My father and grand-father were nightly drinkers…enjoying one or two glasses of wine with dinner and then a few whiskies before bedtime. My mother had the odd snowball but on the whole preferred to drink galloons of tea rather than any form of booze.

I cannot remember how old I was when I had my first drink – not because I was drunk but because I was given whiskey on my dummy! My grand-father used giver me sips of his whiskey from a very early age and then my father would give me wine with dinner, he would also give me drinks on social events and on holidays – not many but as he said enough so I would build up a tolerance. He believed he was doing the right thing, his strategy was to ensure that no man would ever be able to drink me under the table and have his wicked was with me!

When I was 13 and 14 years old, I went through some traumatic events, which I would rather not discuss, but needless to say they have scared me. Soon after these events stopped, I started going out to pubs and clubs with friends. We lived in a big city in the North, where under-age drinking was was very common – they weren’t many youth clubs around, so we choose pubs and clubs to listen to music, dance and socialise. Given my tolerance I would often get merry whilst some of my friends would be in state, I rarely got drunk (my interpretation of drunk being staggering and slurring words).

I started a family at a young age and my going out days were few and far between. I never drank in the house, never had the urge and couldn’t afford it anyway. When I did go out, yes I would enjoy many drinks and be quite inebriated…suffering from the old hangover! But as these nights were few and far between I did not worry.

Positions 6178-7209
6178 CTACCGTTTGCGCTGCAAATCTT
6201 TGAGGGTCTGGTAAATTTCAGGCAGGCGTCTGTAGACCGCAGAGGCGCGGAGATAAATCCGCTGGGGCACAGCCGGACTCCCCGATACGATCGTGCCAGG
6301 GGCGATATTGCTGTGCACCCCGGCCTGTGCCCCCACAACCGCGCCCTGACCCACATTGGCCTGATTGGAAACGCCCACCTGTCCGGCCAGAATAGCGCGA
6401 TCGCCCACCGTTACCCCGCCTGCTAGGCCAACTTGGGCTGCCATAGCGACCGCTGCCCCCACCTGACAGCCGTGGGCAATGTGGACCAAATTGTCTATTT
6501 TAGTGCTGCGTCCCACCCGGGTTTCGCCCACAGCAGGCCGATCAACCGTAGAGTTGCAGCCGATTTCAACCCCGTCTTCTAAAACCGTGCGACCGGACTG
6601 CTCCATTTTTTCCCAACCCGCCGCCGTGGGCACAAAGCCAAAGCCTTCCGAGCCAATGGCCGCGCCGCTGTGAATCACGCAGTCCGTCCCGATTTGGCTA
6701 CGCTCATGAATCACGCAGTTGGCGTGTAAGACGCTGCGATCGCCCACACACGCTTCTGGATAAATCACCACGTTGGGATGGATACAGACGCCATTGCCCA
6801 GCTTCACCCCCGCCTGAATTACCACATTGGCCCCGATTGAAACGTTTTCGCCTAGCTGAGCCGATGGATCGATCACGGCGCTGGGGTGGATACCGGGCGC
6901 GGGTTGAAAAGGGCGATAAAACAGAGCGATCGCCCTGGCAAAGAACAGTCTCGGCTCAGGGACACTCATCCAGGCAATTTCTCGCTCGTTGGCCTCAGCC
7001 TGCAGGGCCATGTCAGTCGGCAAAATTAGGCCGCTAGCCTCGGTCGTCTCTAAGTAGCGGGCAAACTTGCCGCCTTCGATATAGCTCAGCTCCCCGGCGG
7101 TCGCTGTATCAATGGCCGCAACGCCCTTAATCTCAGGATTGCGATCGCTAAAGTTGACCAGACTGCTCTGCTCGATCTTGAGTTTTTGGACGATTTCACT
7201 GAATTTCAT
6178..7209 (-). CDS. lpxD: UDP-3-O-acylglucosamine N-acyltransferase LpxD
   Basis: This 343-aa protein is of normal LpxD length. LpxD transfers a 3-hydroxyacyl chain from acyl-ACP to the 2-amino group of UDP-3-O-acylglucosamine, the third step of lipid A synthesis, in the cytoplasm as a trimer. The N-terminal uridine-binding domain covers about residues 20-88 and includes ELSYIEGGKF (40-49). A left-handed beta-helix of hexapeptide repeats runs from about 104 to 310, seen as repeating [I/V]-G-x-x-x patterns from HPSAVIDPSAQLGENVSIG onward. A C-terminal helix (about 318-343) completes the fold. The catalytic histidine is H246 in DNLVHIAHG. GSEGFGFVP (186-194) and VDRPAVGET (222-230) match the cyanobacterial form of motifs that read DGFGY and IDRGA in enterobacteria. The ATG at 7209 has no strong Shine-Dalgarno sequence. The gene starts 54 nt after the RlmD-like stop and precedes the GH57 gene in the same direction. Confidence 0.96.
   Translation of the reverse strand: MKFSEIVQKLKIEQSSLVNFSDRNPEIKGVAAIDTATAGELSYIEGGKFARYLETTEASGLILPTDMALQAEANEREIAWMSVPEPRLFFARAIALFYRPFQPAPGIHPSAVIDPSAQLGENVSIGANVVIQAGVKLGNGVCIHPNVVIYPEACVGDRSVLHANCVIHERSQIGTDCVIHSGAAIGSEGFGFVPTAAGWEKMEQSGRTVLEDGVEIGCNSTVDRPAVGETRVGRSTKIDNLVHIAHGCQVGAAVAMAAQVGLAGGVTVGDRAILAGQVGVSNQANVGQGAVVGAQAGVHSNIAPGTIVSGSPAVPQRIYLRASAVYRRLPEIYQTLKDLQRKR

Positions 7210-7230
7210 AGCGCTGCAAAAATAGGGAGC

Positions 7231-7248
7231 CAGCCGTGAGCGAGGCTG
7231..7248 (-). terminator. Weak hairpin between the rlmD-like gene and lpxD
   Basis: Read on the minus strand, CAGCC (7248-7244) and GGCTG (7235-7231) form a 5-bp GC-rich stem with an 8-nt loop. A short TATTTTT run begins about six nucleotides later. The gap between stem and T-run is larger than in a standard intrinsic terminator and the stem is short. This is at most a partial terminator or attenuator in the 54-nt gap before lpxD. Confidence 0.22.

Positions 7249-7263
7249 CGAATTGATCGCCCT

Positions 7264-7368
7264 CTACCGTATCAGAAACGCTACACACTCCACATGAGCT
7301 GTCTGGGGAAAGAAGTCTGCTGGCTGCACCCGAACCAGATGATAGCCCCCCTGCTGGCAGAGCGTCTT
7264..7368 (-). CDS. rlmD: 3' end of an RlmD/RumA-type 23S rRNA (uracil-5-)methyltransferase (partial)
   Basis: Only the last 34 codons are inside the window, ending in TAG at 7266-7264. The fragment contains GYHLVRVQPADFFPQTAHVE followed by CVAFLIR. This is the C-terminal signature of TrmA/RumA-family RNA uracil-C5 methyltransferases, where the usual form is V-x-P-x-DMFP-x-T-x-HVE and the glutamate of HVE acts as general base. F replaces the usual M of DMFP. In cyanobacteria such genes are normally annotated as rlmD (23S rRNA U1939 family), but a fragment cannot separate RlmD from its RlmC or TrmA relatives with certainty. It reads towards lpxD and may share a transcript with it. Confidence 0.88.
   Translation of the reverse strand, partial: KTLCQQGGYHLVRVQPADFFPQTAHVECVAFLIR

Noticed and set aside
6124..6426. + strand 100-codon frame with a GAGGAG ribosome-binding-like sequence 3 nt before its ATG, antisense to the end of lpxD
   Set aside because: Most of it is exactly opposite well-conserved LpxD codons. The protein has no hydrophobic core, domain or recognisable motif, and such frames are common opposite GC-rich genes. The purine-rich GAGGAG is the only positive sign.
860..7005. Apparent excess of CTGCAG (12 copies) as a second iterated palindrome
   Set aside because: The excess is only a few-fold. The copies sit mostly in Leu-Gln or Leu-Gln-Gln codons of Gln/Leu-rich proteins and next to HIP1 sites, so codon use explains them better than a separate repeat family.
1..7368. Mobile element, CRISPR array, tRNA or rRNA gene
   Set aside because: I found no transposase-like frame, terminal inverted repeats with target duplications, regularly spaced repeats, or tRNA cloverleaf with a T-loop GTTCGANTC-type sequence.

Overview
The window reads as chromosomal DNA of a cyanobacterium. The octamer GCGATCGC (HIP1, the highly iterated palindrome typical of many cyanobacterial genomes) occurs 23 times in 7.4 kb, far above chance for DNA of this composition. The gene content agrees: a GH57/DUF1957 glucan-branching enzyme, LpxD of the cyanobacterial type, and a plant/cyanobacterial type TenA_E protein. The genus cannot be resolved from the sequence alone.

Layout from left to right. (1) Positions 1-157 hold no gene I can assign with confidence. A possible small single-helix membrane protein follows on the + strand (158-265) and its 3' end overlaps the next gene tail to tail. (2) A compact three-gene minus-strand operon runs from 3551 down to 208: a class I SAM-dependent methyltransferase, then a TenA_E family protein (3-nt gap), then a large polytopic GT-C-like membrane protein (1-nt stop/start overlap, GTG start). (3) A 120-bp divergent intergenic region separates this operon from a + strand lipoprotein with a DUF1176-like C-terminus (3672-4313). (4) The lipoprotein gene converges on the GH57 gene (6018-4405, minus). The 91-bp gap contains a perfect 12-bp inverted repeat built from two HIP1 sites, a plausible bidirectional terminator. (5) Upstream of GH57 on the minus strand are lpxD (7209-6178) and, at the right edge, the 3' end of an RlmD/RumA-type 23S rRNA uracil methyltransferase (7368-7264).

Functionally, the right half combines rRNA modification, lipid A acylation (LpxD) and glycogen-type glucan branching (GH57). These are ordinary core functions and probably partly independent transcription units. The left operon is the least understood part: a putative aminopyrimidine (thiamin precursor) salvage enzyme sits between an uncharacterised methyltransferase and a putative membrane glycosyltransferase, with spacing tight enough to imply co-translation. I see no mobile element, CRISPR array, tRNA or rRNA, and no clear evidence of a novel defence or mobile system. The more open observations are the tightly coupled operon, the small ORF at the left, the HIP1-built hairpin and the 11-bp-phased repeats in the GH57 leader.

I went through university and built up a good career, evenings out became more frequent, about once a month, and again I would go out get drunk and have a bloody good night (well so I thought anyway).

As my career progressed I moved into the world of sales, so as well as socialising in pubs and clubs with friends, I was now drinking with work colleagues. I was still never an everyday drinker. Some months there would be one event, others there maybe five or six events. But I worked hard, I was bringing up a family so I deserved to enjoy myself – ‘because I’m worth it’!

As my friends started having families we moved away from the pub and club scene and onto dinner parties. I could always be relied upon for the ‘entertainment’, consuming lots of alcohol, getting drunk, being the life and sole of the party. Of course I was getting older so the hangovers lasted longer. For me I still thought this was fine. I was a happy drunk, more often than not buying more rounds than I should have. I never got angry or aggressive.

However, that all changed when my daughter turned 13 years old, the feelings and emotions of what had happened to me when I was that age started to surface. I became depressed, I felt worthless and dirty. So much so, that when we drank on nights out or at dinner parties, I would drink so much alcohol that I would pass out. I did not want to leave a party, I didn’t want to go home when everyone else did…I wanted to carry on drinking. It made me forget, it tricked me into feeling better about myself. I didn’t want an evening to come to an end. Clearly, in the morning I would feel terrible. Hangovers would last two-three days and I would have what I can only describe as anxiety attacks. I wanted to stop binging but couldn’t.